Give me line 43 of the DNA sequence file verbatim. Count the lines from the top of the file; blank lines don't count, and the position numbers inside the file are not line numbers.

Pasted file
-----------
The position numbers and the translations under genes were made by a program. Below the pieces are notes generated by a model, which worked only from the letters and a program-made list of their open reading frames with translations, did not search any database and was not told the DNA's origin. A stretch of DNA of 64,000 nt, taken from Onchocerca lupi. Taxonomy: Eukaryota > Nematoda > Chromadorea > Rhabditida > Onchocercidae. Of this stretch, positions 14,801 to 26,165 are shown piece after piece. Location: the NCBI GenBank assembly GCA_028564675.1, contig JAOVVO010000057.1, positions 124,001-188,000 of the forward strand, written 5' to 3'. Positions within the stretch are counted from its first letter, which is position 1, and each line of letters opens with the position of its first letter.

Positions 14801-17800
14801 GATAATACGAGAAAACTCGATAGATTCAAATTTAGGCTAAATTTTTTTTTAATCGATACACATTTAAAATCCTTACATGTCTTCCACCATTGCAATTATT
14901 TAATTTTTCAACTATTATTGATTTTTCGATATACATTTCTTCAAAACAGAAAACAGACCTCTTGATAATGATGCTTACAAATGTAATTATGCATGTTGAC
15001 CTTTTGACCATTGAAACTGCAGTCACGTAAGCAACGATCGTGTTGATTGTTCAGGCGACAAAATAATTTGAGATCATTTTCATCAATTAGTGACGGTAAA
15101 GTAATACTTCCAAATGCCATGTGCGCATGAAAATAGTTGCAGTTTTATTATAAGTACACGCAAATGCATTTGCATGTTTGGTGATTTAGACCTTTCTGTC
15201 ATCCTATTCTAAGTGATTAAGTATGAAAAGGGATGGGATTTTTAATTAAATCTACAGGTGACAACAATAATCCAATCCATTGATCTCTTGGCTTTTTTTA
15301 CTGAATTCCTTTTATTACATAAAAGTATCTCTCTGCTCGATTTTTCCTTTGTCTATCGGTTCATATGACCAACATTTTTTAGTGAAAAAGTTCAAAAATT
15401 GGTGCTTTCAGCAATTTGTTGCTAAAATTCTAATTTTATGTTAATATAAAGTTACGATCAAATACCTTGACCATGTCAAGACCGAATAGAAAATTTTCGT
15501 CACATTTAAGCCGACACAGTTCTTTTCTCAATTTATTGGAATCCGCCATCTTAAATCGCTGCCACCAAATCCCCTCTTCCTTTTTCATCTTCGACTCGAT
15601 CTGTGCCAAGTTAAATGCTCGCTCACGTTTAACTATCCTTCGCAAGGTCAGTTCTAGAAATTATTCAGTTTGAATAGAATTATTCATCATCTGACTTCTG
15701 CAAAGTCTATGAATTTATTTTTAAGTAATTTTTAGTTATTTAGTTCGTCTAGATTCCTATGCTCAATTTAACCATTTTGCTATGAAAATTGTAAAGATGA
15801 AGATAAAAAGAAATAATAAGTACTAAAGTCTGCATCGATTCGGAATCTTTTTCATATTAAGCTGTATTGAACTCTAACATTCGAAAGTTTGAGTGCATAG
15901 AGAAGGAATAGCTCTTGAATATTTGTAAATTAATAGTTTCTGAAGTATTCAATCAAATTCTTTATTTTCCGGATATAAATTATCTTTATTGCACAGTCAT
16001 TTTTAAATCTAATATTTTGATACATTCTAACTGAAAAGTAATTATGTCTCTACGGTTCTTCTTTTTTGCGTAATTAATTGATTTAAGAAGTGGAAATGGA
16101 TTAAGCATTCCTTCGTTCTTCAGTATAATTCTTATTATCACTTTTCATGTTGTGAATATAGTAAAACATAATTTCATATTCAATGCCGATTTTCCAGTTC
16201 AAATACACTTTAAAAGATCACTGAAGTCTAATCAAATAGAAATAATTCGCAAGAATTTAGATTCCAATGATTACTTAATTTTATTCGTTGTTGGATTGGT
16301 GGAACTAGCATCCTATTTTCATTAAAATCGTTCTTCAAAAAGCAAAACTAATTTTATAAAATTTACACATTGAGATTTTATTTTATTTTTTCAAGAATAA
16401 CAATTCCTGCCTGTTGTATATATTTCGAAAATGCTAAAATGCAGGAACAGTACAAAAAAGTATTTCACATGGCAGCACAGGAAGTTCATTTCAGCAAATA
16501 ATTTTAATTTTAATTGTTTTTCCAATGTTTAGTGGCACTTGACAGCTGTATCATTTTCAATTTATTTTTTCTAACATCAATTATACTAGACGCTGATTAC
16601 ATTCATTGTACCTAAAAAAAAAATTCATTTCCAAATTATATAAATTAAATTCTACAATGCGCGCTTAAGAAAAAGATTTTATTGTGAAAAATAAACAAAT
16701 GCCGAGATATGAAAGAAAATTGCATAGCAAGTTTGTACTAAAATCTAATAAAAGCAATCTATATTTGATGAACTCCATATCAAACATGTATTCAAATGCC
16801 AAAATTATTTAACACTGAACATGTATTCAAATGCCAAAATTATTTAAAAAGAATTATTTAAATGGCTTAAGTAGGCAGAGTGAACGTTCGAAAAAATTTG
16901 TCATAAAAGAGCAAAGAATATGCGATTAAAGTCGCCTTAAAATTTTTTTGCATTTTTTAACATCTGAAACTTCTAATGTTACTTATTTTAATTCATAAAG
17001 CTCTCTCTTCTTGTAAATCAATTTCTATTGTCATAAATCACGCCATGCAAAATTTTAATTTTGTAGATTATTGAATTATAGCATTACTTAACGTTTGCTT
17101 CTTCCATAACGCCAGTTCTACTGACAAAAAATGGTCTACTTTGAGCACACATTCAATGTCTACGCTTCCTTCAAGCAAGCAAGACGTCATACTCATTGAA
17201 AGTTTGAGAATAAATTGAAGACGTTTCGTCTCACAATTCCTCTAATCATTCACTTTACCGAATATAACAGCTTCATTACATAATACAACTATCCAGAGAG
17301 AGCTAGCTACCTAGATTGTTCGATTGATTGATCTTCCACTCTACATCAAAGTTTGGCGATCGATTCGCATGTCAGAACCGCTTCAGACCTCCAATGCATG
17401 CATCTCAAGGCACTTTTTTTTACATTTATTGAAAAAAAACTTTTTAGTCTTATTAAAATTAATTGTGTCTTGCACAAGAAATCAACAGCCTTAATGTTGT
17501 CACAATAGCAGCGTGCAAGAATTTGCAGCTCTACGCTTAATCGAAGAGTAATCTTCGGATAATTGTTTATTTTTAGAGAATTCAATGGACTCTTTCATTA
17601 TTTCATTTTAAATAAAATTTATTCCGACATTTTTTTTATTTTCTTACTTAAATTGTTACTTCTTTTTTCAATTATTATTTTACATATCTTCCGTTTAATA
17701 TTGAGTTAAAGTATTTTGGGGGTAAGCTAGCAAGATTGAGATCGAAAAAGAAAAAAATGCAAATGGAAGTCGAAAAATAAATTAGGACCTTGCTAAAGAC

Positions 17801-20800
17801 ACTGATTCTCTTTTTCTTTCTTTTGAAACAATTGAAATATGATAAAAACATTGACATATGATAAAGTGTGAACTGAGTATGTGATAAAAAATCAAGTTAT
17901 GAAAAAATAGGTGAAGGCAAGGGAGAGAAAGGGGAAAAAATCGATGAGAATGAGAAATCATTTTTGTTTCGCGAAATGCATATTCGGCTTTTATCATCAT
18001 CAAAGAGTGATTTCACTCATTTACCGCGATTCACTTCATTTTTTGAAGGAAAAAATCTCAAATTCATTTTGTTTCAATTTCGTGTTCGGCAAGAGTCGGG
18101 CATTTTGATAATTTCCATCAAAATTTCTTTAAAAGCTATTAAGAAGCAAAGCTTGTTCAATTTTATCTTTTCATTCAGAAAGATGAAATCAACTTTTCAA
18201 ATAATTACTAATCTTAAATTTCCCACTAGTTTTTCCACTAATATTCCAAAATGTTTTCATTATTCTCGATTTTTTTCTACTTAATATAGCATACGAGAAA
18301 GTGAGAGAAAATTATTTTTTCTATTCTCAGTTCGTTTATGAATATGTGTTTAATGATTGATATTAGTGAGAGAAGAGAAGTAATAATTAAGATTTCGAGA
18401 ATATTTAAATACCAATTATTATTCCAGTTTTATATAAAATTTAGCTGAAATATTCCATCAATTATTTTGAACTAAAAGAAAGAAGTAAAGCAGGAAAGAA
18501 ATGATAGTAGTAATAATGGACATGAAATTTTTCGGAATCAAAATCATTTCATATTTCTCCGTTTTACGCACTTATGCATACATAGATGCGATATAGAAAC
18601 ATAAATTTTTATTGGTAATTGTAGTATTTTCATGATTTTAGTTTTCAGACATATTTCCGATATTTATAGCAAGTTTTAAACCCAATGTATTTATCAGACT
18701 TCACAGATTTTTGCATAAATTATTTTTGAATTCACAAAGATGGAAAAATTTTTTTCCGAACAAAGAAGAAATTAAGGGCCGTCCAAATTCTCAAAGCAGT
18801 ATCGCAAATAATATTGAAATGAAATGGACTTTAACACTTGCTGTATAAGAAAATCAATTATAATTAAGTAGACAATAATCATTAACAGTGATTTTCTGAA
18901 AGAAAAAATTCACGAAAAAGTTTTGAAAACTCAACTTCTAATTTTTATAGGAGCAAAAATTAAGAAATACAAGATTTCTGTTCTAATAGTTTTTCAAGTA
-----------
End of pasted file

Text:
18701 TCACAGATTTTTGCATAAATTATTTTTGAATTCACAAAGATGGAAAAATTTTTTTCCGAACAAAGAAGAAATTAAGGGCCGTCCAAATTCTCAAAGCAGT